In terms of bringing more bodies to the area to help businesses succeed, Johnson said the business association is focused on its events, both tried and true, and some that are new. He said the events in Belmont Shore bring tens of thousands of people to the area, which creates plenty of foot traffic for the retail shops, restaurants and services.


“There’s a lot of interest in new businesses coming in, which is typical of what’s historically happened over the years in Belmont Shore,” Belmont Shore property owner and former BSBA president Frank Colonna said. “It’s everybody’s favorite place to want to open up a business.”


An Update On The Streets

Work continues on the repurposing and repositioning project at The Streets (formerly City Place) in Downtown Long Beach. Already in 2018, The Streets welcomed ThickShake Factory at 335 The Promenade N. and Burgerim at 295 E. 3rd St. Throughout the remainder of the year, the center that is bounded by 3rd Street, 6th Street, Pine Avenue and Long Beach Boulevard expects at least seven more businesses to open their doors – Habibeh, Loose Leaf Boba Company, Party Monkey, Pinot’s Palette, Poke Cat, Portuguese Bend Distillery and Table 301. Last year, the project saw the opening of Retail Design Collaborative and Studio One Eleven, King Buffet, Romeo Chocolates, The Plant Junkie and Creative Crepes. The Streets now offers more than 40 retail stores, specialty shops, entertainment venues and dining establishments, according to Cameron Andrews, owner of Pier Communications and a spokesperson for The Streets. Currently, two parklet dining areas are under construction at The Streets: one on 4th Street in front of Milana’s New York Pizzeria, Mitaki Japanese Restaurant and Fresh Kabobs, and a second on Pine Avenue in front of several retail locations including The Pie Bar.


Virgin Orbit Expands Douglas Park Footprint

Virgin Orbit, a branch of Sir Richard Branson’s Virgin Group, expanded its footprint in Douglas Park in March by taking on additional space at 3880 McGowen St. The three-year lease includes a 43,782-square-foot building on a 101,930-square-foot lot. The company’s facility at 4022 Conant St. consists of a 150,701-square-foot building, bringing the total building space to 194,483 square feet. Virgin Orbit develops and builds the LauncherOne, a small satellite launch vehicle, at its Long Beach headquarters. Though Virgin’s lease rate was not disclosed, the general lease rate for industrial space at Douglas Park has been around 90 cents per square foot, according to Lee & Associates Principal Brandon Carrillo.


Additional Leasing Activity In The City Includes:

• A new 10-year lease for Pizza Press at Shoreline Square, 301 E. Ocean Blvd. (2,800 square feet).

• A new 10-year lease for Jersey Mike’s at Shoreline Tower, 301 E. Ocean Blvd. (1,588 square feet).

• Halbert Hargrove & Co. renewed its lease at Landmark Square, 111 W. Ocean Blvd. (13,175 square feet).

• Mutual of America renewed its lease at Landmark Square, 111 W. Ocean Blvd. (6,373 square feet).

• Carroll, Kelly, Trotter, Franzen, McBride & Peabody renewed and expanded its lease at Landmark Square, 111 W. Ocean Blvd. (29,817 square feet).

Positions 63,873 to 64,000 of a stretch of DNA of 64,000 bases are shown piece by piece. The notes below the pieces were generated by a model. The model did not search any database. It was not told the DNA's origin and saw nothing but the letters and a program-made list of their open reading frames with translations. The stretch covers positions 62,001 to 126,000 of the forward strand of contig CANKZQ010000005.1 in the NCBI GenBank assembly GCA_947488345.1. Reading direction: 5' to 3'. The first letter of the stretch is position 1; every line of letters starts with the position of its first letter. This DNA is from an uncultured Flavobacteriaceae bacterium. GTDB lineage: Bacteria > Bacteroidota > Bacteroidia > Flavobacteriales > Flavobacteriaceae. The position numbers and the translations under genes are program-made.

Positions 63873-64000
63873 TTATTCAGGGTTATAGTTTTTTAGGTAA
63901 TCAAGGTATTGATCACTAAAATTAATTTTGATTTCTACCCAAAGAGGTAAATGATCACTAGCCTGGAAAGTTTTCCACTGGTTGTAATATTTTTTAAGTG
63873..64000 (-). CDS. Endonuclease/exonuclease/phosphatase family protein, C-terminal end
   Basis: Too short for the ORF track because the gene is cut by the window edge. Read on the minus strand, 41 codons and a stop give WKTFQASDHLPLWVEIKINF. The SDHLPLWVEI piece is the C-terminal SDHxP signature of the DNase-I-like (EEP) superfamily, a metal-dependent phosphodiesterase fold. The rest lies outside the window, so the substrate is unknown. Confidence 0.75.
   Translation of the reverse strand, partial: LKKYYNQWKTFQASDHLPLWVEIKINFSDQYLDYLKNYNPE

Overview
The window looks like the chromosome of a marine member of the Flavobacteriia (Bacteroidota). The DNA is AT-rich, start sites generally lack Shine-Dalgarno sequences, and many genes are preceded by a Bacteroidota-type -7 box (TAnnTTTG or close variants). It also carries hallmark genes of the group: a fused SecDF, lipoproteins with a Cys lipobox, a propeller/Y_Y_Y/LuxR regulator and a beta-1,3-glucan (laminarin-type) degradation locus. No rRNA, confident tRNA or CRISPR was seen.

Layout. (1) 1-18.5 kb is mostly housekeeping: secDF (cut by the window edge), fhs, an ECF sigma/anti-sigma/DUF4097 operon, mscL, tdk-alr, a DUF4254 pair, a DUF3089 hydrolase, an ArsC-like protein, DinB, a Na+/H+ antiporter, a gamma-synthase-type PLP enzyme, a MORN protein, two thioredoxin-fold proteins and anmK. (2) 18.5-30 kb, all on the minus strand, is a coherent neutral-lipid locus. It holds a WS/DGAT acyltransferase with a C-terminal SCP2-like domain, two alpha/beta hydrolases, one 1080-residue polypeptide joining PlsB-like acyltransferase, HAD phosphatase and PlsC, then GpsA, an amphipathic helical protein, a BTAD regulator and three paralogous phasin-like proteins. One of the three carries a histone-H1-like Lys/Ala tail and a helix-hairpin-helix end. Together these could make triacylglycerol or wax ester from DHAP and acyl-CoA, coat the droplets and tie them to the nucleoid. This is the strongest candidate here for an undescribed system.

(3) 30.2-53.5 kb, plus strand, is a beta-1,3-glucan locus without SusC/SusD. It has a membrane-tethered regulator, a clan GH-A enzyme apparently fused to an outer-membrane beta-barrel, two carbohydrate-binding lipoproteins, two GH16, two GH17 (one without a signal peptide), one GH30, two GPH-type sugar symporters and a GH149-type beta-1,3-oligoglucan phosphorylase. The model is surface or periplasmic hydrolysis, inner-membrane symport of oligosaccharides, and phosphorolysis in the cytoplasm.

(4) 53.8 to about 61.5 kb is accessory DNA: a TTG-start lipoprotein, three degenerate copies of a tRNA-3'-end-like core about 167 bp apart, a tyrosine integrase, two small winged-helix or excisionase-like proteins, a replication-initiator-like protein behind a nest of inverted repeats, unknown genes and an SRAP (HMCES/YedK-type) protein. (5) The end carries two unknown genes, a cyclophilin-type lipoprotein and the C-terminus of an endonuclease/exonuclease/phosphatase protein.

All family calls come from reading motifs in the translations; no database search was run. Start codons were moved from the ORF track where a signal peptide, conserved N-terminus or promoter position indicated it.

Cushman & Wakefield’s First Quarter Office Market Survey

Cushman & Wakefield’s Office Market Survey, released by its Long Beach office on April 12, indicated that asking rental rates for office space in Downtown Long Beach (DLB) were up 0.05% during the first quarter of the year, while suburban Long Beach (SLB) office space rates were up 3.3%.  The city’s overall office vacancy rate stood at 15.8%, with DLB at 18.5% and SLB at 10.1%, according to the commercial real estate services firm. The report listed the following “significant lease transactions” during the quarter:

• State of California – State Lands & Coastal Commission – 39,284 square feet at Shoreline Tower, downtown.

• Children’s Institute – 20,069 square feet at 1500 Hughes Way, 405/710 interchange.

• State of California – Department of Conservation – 23,925 square feet at Kilroy Airport Center.

• Novagradac & Company – 15,285 square feet at 211 E. Ocean building, downtown.

• Twining Labs – 12,500-square-foot renewal at 2883 E. Spring St.

• Premier Office Centers – 17,272 square feet at Park Tower, Clark and Pacific Coast Highway.


The Cushman & Wakefield report also listed the following “significant sales” for the first quarter:

• 249 E. Ocean Blvd. sold to Rockwell Properties LLC for $21,918,000 ($200.50/sf)

• 1501 Hughes Way sold to 1501 Hughes IKG, LLC for $13,500,00 ($172.44/sf)

• 4130 Cover St. at Douglas Park sold to Samaritan Medical Center for $15,000,000 ($371.51/sf)

• 3918 Long Beach Blvd. sold to Salt Holdings, LP for $7,700,000 ($411.04/sf – medical building)


Strong Momentum Continues For California Housing Market

Existing single-family home sales in California increased to 423,990 in March, up 0.3% from February and 1.6% from March of last year, according to the California Association of Realtors. The association also reported the state’s median home price reached an eight-month high at $564,830, up 8.1% from February and 8.9% from March of last year. The median number of days it took to sell a California single-family home remained low at 16 days in March compared with 23 days in March 2017.


Brandon Richardson is a reporter and photojournalist for the Long Beach Post and Long Beach Business Journal.